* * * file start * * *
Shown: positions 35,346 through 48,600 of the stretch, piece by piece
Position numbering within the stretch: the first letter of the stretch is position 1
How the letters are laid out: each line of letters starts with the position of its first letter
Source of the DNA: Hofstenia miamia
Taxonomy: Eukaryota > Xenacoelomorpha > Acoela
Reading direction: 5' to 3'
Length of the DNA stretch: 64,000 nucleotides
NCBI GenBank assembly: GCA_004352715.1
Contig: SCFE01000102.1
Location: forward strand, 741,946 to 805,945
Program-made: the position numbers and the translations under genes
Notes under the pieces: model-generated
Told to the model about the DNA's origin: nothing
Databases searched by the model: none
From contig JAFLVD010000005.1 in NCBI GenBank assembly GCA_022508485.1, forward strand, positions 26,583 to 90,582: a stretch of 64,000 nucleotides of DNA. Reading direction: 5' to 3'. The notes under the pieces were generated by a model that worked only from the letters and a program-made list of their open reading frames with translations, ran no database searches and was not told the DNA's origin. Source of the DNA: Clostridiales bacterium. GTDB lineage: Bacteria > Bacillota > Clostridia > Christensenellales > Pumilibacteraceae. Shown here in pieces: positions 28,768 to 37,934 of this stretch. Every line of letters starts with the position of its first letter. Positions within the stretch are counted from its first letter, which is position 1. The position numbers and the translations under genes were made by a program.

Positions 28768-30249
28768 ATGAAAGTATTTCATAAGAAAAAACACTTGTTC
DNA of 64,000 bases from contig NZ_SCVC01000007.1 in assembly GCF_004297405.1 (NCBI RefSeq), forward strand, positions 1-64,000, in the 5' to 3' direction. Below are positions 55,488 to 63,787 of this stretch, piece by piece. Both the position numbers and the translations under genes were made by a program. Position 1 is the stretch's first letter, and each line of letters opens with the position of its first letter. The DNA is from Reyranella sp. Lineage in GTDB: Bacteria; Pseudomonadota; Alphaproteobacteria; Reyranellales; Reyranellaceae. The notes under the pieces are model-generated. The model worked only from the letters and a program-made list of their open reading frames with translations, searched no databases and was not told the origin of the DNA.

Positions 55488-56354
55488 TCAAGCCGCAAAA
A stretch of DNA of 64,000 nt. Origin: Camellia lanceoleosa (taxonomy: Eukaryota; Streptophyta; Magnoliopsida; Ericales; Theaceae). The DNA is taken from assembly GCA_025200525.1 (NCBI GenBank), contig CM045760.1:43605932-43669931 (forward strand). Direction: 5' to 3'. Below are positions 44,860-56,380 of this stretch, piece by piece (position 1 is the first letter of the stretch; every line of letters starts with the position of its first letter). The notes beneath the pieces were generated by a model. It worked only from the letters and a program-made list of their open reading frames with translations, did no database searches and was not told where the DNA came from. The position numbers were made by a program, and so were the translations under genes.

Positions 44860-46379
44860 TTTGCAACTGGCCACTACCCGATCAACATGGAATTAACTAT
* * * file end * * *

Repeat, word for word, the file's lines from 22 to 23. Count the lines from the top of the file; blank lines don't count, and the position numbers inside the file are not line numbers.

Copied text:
Positions 44860-46379
44860 TTTGCAACTGGCCACTACCCGATCAACATGGAATTAACTAT